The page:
Mango Pudding

Mango Pudding

Ingredient 8 cups 8 cups
mangos 2 large (1⅓ lb. each) 2 large (600g each)
evaporated milk ⅔ cup 160 ml
heavy cream ⅔ cup 160 ml
sugar ½ cup + 1 Tbsp. 120g
gelatin ½ oz. (2 envelopes) 14g (2 envelopes)
water 7 Tbsp & ¾ cup + 1 Tbsp. 100 ml & 200 ml
ice ¾ cup + 1 Tbsp. 200 ml
lemon juice ½ Tbsp. ½ Tbsp.

This classic mango pudding turns the favorite tropical fruit into a smooth, creamy pudding full of tongue-pleasing chunks of mango. The coconut version is richer and has a more complex flavor, but this ligher variant is still very tasty.


  1. In a small dish, sprinkle the gelatin into 100 ml (7 Tbsp.) of water and let sit to dissolve.
  2. Peel the two mangoes and cut as much of the flesh off of the seeds as possible.


  1. Pureé and cube mangoes.
    Put the flesh of one of the two mangoes into a food processor or blender along with the lemon juice and pureé. Cut the flesh of the other mango into roughly 1cm (half-inch) cubes. The cubes will be mixed into the pudding; if you want to decorate the tops of the cups with a slice or two of mango, cut and reserve enough nicely shaped decorative slices to use for decoration.
  2. Mix mango, cream, milk, and ice.
    In a medium bowl, mix the mango pureé, evaporated milk, heavy cream, and ice.
  3. Dissolve sugar and gelatin.
    In a saucepan mix 200 ml (¾ cup + 1 Tbsp.) of water and the sugar, then heat until the sugar dissolves completely. When the sugar has dissolved remove from heat and stir in the dissolved gelatin mixture. Do not boil the gelatin or it will not solidify.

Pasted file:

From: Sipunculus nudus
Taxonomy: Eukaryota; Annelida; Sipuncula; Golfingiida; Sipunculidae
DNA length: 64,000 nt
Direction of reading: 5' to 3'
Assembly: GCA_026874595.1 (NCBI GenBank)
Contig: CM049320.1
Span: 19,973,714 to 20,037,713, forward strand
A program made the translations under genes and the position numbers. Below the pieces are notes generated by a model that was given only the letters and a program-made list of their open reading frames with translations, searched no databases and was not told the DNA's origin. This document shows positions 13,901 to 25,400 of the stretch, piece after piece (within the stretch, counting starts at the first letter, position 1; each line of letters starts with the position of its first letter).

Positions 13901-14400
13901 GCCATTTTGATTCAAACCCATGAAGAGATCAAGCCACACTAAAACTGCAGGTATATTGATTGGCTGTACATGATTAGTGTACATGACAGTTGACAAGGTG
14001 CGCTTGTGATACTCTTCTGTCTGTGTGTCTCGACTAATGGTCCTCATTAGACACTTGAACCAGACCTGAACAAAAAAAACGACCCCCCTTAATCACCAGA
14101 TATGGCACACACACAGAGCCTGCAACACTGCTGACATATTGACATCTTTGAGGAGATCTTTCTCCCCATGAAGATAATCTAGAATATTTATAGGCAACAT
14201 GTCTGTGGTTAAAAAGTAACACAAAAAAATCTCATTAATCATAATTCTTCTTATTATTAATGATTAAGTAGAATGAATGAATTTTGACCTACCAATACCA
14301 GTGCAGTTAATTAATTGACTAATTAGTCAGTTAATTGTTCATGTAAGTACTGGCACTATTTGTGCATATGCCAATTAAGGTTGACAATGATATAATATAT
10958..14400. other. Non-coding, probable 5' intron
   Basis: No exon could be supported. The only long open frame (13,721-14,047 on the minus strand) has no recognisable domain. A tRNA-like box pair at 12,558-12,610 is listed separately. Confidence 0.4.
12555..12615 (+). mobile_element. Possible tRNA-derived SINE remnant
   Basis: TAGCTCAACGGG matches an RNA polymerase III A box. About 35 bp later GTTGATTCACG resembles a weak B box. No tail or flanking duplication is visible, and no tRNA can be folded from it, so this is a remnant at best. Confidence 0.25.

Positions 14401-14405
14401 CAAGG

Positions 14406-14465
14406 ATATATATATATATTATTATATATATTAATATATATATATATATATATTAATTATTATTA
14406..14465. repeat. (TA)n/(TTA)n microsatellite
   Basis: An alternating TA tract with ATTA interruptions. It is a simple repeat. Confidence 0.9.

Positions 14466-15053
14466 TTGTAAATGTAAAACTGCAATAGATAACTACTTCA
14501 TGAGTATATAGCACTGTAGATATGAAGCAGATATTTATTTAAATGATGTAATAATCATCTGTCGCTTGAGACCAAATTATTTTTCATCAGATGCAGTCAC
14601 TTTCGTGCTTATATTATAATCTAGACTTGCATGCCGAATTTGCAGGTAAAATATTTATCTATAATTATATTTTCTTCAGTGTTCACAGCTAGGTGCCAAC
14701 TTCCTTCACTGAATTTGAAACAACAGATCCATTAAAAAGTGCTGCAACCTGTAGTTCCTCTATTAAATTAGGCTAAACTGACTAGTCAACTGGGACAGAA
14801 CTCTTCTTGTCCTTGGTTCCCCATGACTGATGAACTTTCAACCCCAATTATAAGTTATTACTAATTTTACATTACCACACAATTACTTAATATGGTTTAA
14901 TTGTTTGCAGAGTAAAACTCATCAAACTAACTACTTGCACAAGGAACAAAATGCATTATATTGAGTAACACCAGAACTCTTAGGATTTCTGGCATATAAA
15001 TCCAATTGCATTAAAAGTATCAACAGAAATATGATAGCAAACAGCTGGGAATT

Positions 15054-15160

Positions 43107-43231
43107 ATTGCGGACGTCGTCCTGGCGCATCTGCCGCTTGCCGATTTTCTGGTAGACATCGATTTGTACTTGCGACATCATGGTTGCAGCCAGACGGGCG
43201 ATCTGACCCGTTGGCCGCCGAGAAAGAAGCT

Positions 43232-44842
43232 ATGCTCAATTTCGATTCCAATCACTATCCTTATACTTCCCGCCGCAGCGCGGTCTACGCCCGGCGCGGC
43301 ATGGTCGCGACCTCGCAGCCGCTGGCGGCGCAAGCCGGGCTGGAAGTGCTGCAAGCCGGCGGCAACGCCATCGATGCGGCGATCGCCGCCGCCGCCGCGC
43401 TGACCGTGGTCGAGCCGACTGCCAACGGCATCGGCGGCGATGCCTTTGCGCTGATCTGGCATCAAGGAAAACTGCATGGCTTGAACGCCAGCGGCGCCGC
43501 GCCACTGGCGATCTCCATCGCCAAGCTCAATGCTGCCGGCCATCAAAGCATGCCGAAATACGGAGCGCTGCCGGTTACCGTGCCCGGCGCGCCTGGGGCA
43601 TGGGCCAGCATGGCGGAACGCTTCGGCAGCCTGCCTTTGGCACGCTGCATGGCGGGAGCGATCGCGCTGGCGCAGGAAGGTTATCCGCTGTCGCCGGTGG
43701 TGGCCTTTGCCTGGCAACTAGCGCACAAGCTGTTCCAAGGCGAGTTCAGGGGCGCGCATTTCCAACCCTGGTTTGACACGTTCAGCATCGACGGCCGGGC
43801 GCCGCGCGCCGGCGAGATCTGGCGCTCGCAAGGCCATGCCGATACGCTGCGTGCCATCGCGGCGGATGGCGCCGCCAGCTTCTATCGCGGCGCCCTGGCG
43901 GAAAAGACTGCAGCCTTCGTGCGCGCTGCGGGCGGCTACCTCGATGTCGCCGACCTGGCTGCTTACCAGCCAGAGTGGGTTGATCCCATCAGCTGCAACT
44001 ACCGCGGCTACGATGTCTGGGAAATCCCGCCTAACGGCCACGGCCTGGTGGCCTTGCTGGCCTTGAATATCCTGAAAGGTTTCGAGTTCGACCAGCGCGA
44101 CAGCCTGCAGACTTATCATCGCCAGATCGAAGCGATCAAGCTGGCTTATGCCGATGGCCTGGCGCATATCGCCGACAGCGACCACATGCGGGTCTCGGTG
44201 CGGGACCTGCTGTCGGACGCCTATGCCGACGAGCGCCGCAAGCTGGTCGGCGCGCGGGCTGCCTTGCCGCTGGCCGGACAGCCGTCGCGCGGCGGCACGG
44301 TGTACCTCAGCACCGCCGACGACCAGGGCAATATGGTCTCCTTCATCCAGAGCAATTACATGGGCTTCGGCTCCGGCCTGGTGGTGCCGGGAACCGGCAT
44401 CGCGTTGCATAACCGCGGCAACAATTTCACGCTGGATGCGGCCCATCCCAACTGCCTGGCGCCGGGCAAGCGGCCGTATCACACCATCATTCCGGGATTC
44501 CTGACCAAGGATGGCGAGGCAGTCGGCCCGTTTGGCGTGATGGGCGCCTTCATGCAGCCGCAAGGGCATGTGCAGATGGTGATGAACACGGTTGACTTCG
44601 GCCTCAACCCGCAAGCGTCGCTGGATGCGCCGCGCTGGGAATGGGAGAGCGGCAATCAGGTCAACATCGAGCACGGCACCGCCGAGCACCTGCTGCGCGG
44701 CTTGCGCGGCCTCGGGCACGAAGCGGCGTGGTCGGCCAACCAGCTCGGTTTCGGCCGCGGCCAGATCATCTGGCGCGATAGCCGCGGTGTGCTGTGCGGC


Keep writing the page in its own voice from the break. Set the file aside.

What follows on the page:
4. Mix mango pureé and gelatin mixture.
    Pour the sugar mixture in the saucepan into the mango pureé mixture. Stir gently, being careful not to create bubbles or foam until mixed, then stir in the cubed mango. If the ice has not completely melted, stir occasionally until none remains.
  5. Chill.
    Spoon the mixture into serving cups and refrigerate until solidified.
  6. Decorate and serve.
    Decorate with reserved slices of mango and a sprig of fresh mint and serve topped with a tablespoon or two of evaporated milk, if desired.


  • This recipe was designed for the large, green-and-red mangoes commonly available in US supermarkets and not usually labeled with a variety (Tommy Atkins is the most common variety, but may vary depending on the season and where you are). You can also make it with the smaller, yellow Ataulfo mangoes, but you will need to use more of them and the resulting pudding will have a stronger, more mango-y flavor.
  • If you're not experienced with peeling and cubing mangoes, they can be tricky on account of the large, flat seed and very slippery flesh. My recommended technique is to cut as large a slice as possible off of each side of the seed, along the length of the mango, cube and scoop the flesh out of the two halves, and then trim as much as you can reasonably get of what remains on the seed. Definitely don't try to peel the whole thing first—that's a recipe for slippery disaster.